#5: The Gunman RT Score(s): 16%
This one just confuses me on what exactly I saw that others didn’t. Yeah, the plot is pretty standard 80’s action fare, but since when has that been so bad a sin that it stopped other films from getting some level of praise? Sean Penn is not miscast, or at least any more so than Liam Neeson was in the original Taken and look at how well that turned out, and does a great job at portraying his character. Maybe it’s because everyone was too fixated on wanting to see an action film and weren’t willing to allow anything else to sink in in the process; I don’t know. All I know is that I think this film got a bad rap that it didn’t really merit.

#4: Irrational Man RT Score(s): 42%
“Woody Allen apologists?” I sincerely hope that that is referring to possible writing tropes that get repeated in this film and not his real-world attitudes, because otherwise that is a particularly dickish way to put it. Admittedly, I have only recently gotten into Woody Allen’s oeuvre with Blue Jasmine-onwards and I do plan on getting through that slab of releases one of these days, but until then I just see a well-written script with a lot of thought behind it, being delivered by very capable actors.

#3: Manny Lewis/The Dressmaker RT Score(s): 25%/64%
There is something seriously messed up about the Australian critical landscape. Like, almost to a self-destructive degree. These two films aren’t on here because my opinions on them are in any way similar; far bloody from it. Instead, they are here to represent just how broken the consensus is when it comes to this country’s very sparse product. Manny Lewis got hideously mismarketed as a feel-good comedy, rather than the relatively sombre character dramedy that it really was. Yeah, the rom-com elements muddled it a bit, but it still had a lot in its script that worked. Compare this to The Dressmaker, a complete mess of a film that is being praised like few other local films have been of late; it’s like The Water Diviner all over again. Until we collectively get out shit together, I won’t rest because this mindset can only end up doing harm in the long run.

#2: American Ultra RT Score(s): 44%
I’m convinced that I just watched a completely different film than everyone else; I simply cannot understand how a film with this much going for it made it onto so many Worst Of The Year lists (Exhibit A). The comedy was a bit weak, admittedly, but does that completely negate everything else about it that worked? The excellent acting? The chemistry between Eisenberg and Stewart? The nice sense of scope that didn’t make the events feel too overblown? The visceral action scenes? The stunning cinematography? The fantastic handling of montages? This is why I made it a point of singling out Kristen Stewart in every film of her’s that I’ve reviewed: Because people are still unwilling to give her a chance after everything that happened with Twilight.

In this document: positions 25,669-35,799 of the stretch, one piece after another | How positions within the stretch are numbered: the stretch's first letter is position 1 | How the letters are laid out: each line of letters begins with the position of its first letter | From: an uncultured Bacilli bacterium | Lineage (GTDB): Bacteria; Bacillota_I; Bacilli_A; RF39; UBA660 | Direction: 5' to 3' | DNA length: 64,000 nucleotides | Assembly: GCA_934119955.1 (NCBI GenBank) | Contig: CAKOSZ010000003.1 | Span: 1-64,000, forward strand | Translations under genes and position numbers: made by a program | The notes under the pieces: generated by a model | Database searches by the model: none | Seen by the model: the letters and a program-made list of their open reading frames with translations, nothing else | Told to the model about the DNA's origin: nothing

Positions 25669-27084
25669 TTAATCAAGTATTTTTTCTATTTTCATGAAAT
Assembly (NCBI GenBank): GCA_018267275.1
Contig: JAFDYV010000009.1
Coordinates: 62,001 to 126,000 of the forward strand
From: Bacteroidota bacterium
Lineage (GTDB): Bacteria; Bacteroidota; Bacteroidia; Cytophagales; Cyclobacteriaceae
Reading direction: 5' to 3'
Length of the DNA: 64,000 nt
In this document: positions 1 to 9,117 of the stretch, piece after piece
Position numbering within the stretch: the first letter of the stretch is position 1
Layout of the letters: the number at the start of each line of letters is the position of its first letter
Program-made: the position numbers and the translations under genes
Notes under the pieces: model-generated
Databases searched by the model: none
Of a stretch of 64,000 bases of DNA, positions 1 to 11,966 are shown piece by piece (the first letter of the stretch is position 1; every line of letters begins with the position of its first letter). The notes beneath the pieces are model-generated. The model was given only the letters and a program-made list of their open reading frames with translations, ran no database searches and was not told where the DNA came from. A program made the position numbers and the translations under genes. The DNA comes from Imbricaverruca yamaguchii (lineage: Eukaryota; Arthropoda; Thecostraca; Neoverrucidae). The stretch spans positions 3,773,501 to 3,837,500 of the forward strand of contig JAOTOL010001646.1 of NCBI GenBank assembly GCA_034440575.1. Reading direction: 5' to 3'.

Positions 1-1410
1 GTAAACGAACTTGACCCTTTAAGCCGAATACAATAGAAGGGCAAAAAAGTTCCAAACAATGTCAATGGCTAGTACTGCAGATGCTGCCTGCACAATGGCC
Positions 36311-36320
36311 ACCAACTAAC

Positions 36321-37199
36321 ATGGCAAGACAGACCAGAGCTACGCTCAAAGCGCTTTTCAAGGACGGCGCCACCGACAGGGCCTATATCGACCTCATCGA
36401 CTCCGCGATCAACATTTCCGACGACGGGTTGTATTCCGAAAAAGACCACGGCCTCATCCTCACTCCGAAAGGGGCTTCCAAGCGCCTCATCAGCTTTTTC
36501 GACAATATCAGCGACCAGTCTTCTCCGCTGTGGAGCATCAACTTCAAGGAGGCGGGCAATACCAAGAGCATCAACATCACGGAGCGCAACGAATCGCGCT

#1: The Intern RT Score(s): 60%
This film might seem a bit high up on my list, considering everything else that came before it. Sure, I certainly didn’t like it, but it still didn’t even register enough with me for the most part for me to muster up any real loathing for it. However, what pushes this right to the No. 1 spot is this little number. Every year, this argument gets brought up in some fashion: A film written/directed/predominantly starring women is released to some bad reviews, and someone says that they aren’t surprised that the mostly-male critical scene hates a “chick flick”. It is because of statements such as this that I cannot for the life of me side with the modern-day feminist movement: It’s just the exact same sexist bullshit, just with the labels swapped around. Whenever someone says that a film is shit, it isn’t because it doesn’t appeal to Neanderthal testosterone-filled junk brains or sensitive estrogen-filled emotional minds; it’s because the film is shit, plain and simple. Hell, even when I’ve brought up how some films were probably not made with my gender in mind, I still find the time to upvote/downvote elements of the production that worked or didn’t work respectively. I give a very hearty, and very direct, fuck you to Clem Bastow and every sexist piece of trash like her for continuing this farcical line of argument.

*several deep breathes*
Man, that got heated at the end there. Well, looks like our trip into all things hateful isn’t quite over yet. Join me next time for the Top 20 Worst Films Of 2015.

In the meantime though, drop a comment below with some of your own disagreements. What films have you seen from 2015 that you didn't think was as good/bad as others?